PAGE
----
But she was the one who was humiliated. He garnered the attention and empathy of the whole group when he told them his wife had just slipped into a coma as a result of a terminal illness. They were at the picnic looking for a little relief from their pain.

Everybody’s suffering from some kind of pain, Montana. We ought not to be too judgmental till we learn what they are suffering.”

“Of course you’re right, but it’s just much easier to be critical…makes us feel superior.”

“Pushing other people down doesn’t make you superior, being great does. I’d like to do something great in my life, but no one can do anything great if they are crippled by a fear of criticism. Anyone who stands out makes themselves a target. Think of Christ, Galileo, Lincoln, Mandela, Martin Luther King; even the Wright Brothers were laughed at until they got airborne.”

“Some people just like to disapprove of others. Maybe they are jealous of their courage.”

“Exactly, Montana. Have you ever heard of Hildegard of Bingen?”

“I don’t think so.”

“She was a 12th century Benedictine abbess in what is now Germany. She had the courage to speak out against some of the local church’s abuses. She received a lot of criticism from those seeking to retain the status quo, but everybody knew she was right. When she wrote to the Pope about them, she was offered the prestigious position of Prioress in a stone abbey. She declined, preferring her humble wooden convent so she could focus on her devotions and writings.”

“Wow, that’s quite a sacrifice.”

“Right; she felt that poverty bred humility, which inspired sanctity, which opens the door to divine revelation. She wrote some of the most transcendent music to come out of the Middle Ages, music that inspires people all these centuries later. That’s greatness!”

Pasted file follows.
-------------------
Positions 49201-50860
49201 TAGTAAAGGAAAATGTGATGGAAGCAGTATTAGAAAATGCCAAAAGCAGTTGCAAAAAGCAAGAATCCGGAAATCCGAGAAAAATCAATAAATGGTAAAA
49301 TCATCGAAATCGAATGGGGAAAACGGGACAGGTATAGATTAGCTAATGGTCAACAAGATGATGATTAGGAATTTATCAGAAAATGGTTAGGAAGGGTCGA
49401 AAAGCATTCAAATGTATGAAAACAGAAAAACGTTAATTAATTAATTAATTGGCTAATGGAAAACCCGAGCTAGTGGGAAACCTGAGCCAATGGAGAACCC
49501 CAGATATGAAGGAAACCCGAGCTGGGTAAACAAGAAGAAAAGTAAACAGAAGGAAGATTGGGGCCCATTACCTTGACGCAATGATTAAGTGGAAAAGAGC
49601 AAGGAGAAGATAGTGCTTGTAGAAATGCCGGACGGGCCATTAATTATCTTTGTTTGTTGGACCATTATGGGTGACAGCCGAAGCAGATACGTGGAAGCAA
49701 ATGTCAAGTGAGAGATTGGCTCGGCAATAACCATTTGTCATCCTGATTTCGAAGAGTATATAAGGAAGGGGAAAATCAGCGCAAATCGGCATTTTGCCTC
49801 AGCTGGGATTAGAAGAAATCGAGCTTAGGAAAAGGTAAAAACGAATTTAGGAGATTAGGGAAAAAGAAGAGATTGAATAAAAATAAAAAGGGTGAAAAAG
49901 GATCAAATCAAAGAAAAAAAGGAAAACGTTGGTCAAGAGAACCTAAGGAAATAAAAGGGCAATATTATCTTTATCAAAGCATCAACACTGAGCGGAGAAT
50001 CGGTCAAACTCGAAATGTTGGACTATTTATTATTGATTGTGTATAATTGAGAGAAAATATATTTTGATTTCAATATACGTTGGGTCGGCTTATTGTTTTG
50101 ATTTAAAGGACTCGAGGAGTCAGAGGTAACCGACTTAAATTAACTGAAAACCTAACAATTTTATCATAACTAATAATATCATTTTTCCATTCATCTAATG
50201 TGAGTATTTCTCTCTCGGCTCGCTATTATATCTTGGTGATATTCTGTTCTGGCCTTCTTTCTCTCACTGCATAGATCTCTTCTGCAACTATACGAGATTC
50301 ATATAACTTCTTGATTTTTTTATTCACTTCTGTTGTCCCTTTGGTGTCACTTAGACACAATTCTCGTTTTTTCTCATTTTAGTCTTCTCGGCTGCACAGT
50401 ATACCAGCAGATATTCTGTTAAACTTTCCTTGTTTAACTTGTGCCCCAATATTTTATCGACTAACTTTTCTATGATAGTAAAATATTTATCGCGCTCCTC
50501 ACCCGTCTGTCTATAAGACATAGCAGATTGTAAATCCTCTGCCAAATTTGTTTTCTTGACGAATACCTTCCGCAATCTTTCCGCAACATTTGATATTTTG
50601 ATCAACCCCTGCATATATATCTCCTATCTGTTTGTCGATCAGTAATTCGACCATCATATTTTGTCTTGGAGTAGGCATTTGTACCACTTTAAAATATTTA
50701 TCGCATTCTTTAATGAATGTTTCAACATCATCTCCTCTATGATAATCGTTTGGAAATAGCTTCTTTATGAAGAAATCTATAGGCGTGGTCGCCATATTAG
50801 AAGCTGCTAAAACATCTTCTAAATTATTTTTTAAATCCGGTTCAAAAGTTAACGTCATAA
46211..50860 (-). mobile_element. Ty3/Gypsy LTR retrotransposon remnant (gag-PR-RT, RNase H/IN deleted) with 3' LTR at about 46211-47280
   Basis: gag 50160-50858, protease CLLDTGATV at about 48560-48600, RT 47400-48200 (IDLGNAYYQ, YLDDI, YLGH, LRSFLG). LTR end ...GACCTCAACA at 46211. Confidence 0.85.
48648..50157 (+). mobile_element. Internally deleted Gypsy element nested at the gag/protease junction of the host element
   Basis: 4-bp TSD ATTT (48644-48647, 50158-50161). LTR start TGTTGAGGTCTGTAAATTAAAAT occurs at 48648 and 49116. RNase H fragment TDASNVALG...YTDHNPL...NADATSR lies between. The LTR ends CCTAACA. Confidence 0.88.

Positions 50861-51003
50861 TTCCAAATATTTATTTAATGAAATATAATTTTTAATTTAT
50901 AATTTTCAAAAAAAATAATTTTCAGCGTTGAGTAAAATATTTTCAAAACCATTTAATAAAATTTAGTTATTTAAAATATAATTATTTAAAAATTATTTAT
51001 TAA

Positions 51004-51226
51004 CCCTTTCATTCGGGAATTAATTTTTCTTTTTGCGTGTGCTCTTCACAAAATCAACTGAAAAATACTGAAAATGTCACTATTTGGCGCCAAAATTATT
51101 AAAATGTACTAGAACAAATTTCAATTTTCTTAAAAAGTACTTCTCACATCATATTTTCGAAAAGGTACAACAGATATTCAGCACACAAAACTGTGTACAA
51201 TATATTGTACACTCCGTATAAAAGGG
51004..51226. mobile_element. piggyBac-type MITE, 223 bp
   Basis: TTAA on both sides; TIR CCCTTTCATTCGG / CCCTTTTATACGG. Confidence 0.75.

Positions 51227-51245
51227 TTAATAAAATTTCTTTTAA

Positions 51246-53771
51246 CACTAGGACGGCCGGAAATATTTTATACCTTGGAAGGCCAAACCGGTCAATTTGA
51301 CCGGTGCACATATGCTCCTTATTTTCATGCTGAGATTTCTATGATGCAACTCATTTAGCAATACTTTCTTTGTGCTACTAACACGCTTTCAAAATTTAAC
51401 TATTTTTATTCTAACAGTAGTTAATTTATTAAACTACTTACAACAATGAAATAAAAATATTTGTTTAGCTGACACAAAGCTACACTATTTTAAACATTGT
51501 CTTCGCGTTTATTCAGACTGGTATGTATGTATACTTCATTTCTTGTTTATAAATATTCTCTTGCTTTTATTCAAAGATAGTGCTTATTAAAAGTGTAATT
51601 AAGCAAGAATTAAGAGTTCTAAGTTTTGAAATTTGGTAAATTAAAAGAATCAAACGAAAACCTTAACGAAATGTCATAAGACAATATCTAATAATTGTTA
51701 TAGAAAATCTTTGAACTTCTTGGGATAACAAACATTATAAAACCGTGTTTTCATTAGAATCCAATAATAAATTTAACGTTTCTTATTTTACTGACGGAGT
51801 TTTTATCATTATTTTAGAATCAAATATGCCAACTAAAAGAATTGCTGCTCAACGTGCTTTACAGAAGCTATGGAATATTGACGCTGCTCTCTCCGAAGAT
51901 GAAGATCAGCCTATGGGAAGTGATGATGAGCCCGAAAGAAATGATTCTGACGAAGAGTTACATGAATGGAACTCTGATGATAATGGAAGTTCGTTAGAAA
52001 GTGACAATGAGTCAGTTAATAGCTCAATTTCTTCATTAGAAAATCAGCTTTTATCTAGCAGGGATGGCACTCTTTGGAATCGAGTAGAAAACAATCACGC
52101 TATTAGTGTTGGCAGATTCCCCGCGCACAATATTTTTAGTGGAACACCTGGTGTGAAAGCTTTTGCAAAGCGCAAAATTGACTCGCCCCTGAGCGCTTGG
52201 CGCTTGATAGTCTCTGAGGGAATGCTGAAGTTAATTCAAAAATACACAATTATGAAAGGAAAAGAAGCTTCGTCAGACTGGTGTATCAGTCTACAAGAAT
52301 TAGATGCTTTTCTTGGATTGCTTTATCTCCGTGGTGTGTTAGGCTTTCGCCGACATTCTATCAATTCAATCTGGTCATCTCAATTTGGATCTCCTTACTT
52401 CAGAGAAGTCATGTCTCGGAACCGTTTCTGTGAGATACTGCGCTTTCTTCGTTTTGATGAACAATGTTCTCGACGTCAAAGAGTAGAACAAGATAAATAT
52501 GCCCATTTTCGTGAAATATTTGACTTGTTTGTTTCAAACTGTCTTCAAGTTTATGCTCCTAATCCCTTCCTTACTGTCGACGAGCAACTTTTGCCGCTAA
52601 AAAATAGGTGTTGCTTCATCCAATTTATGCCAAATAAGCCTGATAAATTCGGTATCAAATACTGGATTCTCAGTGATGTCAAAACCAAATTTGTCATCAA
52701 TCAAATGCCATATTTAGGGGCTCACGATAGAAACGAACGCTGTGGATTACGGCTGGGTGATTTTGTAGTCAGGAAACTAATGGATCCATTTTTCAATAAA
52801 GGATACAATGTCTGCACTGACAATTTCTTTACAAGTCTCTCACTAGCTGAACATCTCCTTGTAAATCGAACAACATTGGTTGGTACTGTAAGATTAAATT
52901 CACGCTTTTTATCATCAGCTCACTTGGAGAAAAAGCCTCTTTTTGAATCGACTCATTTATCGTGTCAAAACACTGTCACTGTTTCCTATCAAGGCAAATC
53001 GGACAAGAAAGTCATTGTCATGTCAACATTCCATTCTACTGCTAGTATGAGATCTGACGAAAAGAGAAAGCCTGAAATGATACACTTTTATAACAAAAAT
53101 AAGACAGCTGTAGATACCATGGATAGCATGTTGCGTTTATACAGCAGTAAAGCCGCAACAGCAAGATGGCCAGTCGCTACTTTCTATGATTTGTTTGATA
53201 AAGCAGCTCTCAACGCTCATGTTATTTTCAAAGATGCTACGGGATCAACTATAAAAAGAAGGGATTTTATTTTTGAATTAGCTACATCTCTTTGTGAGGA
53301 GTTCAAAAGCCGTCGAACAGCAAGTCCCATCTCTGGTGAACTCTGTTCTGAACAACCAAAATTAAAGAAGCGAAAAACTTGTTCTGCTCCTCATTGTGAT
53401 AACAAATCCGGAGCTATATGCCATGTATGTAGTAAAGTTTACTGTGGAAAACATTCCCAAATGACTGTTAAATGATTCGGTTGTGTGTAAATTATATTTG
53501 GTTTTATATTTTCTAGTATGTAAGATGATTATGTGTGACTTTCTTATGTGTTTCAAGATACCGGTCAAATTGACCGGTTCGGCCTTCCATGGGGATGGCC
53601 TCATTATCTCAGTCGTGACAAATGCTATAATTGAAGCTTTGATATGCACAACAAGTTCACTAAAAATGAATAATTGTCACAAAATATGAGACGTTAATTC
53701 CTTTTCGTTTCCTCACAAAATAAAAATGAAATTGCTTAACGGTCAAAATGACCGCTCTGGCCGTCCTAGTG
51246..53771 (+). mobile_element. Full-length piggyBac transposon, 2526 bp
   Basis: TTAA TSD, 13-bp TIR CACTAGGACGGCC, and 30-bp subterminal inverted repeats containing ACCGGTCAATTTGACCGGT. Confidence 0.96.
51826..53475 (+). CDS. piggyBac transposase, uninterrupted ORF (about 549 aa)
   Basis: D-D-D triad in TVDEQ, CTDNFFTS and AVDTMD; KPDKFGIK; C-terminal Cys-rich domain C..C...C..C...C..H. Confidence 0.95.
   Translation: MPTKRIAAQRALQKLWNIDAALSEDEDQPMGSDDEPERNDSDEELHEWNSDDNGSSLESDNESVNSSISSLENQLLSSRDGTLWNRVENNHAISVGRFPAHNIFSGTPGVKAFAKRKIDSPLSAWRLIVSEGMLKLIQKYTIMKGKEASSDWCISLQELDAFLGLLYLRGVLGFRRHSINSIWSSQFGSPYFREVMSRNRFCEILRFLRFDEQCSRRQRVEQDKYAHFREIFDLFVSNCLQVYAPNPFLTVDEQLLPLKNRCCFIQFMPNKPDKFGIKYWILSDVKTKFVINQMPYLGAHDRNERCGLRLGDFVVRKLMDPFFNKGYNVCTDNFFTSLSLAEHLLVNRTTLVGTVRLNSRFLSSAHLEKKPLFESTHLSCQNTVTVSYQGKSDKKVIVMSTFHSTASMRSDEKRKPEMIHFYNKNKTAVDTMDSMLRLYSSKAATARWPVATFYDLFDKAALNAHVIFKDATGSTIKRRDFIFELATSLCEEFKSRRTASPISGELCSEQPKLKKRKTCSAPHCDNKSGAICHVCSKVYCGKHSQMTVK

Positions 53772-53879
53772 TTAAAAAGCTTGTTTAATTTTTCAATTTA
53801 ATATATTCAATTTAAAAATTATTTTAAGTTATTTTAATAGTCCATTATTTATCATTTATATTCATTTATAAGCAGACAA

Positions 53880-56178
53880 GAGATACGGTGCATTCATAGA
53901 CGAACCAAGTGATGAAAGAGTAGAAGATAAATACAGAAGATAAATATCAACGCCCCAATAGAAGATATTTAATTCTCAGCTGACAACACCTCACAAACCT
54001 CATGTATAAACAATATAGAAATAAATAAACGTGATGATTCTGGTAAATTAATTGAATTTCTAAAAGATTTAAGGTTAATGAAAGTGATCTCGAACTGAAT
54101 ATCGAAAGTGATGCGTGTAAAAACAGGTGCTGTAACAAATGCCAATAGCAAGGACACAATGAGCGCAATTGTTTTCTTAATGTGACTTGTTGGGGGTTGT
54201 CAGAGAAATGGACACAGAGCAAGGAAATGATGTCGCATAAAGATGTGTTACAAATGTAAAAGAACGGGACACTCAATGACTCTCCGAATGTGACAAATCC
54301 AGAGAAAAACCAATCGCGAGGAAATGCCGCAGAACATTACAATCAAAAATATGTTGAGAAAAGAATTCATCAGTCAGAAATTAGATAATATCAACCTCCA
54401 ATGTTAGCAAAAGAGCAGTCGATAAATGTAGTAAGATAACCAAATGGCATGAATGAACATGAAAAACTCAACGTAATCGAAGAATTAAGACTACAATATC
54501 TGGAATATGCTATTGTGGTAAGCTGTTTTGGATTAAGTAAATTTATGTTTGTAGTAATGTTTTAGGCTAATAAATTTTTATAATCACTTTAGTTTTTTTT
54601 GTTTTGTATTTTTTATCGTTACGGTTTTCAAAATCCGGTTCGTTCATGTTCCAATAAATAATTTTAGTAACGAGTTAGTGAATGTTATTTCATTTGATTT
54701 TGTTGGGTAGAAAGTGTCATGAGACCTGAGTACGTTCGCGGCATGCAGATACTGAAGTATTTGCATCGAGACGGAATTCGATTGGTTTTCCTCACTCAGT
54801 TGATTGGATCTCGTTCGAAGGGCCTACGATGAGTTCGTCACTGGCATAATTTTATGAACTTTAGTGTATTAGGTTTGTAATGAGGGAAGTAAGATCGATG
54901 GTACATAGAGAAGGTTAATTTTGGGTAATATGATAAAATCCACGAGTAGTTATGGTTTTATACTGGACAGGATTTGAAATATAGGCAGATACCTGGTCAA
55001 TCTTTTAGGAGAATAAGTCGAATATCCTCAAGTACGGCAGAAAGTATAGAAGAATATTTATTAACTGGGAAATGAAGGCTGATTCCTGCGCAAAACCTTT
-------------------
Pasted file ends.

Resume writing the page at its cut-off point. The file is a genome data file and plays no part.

Evelyn turned on the stereo and played a gorgeous choral melody without harmony or chords – considered the purest form of music in the Middle Ages.


“That’s angelic, Evelyn.”

“Everything she’s written sounds this heavenly. She’s my inspiration. She became great because she didn’t allow the distractions of status interfere with her creativity. And she did all that in an era when women were regarded as little more than chattel. She was eventually declared a saint.”

“I have a lot of medieval recordings. I don’t know why I’ve never heard of her.”

“Her music was always attributed to ‘Anonymous.’ Guess the church at that time couldn’t tolerate a woman with her talent occupying the same anointed position as men.”

“How did they discover she wrote it?”

“A musicologist found similarities between the style of Hildegard’s known music and what has been attributed to ‘Anonymous.’ He concluded that she was the actual composer, and a peer review confirmed those findings.”

“I don’t understand why the church would feel threatened by a female composer already on their staff.”

“Right, Montana, why would the Creator choose only men through which to reveal Himself? Are we not all God’s creatures? Was Mary not a woman? There is nothing in the words attributed to Christ that supports chauvinism. I don’t accept the teachings of the church unreservedly, and I question its history, but I feel sanctified when I hear music like that of Hildegard of Bingen resonating through those great stone cathedrals, and that’s enough to keep me coming back.”


Header image courtesy of Pixabay.com/Clarence Alford.